Sunday, June 29, 2014

Graff and Stift and the Car that Launched World War I

The Car in which Archduke Ferdinand Died

With yesterday marking the 100th anniversary of the assassination of Archduke Ferdinand and the beginning of World War I, I thought it was a good time to give a little information about the car the duke was riding in on that fateful day. Gräf and Stift was an Austrian manufacturer that not only built automobiles but busses, trucks, and trolleybuses. They were a long-lived company, churning out vehicles from 1902 through 2001 and, like many early automobile manufactures, they began existence making and servicing bicycles.

The Graf brothers first automobile was the Voiturette, a one cylinder front-wheel drive that was built sometime between 1895 and 1898. The car never saw mass-production though it remained in working condition until the beginning of the 1970's.

In 1901 the Graf brothers teamed up with Austrian businessman Wilheim Stift who had tried auto manufacturing under the marquee Celeritas. Graf and Stift manufactured automobiles for Spitz until in 1907 when Spitz went bankrupt. After that they began manufacturing automobiles under their own name.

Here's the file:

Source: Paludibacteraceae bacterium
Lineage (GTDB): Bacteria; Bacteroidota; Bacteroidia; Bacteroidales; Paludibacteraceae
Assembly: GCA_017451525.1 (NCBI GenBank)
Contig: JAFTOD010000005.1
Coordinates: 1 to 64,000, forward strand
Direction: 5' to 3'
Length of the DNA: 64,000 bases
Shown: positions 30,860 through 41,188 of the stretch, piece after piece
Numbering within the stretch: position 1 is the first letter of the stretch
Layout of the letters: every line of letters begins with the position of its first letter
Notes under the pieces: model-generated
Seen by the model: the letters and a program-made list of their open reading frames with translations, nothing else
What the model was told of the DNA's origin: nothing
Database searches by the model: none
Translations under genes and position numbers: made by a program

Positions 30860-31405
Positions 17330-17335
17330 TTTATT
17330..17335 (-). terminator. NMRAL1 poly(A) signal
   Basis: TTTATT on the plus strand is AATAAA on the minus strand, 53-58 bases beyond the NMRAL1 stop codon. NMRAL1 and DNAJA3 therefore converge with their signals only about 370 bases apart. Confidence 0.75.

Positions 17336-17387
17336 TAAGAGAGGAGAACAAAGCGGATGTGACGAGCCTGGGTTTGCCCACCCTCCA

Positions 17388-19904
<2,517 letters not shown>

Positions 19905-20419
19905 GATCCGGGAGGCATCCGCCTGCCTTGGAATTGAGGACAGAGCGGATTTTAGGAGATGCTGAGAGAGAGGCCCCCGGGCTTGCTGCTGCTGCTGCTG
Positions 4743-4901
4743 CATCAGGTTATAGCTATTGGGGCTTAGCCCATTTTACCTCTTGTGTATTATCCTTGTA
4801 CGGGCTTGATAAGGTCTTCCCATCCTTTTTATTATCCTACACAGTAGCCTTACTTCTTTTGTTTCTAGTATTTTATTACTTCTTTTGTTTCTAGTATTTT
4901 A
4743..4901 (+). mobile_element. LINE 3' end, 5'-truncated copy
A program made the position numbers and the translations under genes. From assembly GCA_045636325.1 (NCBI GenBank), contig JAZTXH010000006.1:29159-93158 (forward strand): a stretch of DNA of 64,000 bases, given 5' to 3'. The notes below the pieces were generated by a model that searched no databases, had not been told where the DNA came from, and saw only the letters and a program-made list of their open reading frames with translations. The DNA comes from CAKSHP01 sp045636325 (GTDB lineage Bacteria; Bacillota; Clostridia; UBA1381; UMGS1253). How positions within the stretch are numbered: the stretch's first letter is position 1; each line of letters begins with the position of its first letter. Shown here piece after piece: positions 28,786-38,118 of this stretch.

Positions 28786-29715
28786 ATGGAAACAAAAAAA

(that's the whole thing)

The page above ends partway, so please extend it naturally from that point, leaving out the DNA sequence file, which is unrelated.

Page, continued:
The car the Archduke and Duchess were riding in on June 28, 1914 was a Graf and Stift Double Phaeton, which requires a bit of explanation. The term double phaeton refers to a sporty body style where the driver and passengers are open to the elements. There are no windows and, in many cases, a convertible top. The double merely means that there were two rows of seats, front and back.

When World War I began, Graf and Stift manufactured trucks, buses, and special vehicles which became the company's money-earner through the lean wartime years. They returned to the passenger car market after the war, but the business proved unprofitable and they pulled out in 1938, concentrating on bus manufacturing.

Mergers through the seventies left Graff and Stift a division of MAN AG which ceased using the name in 2001, killing a piece of history.

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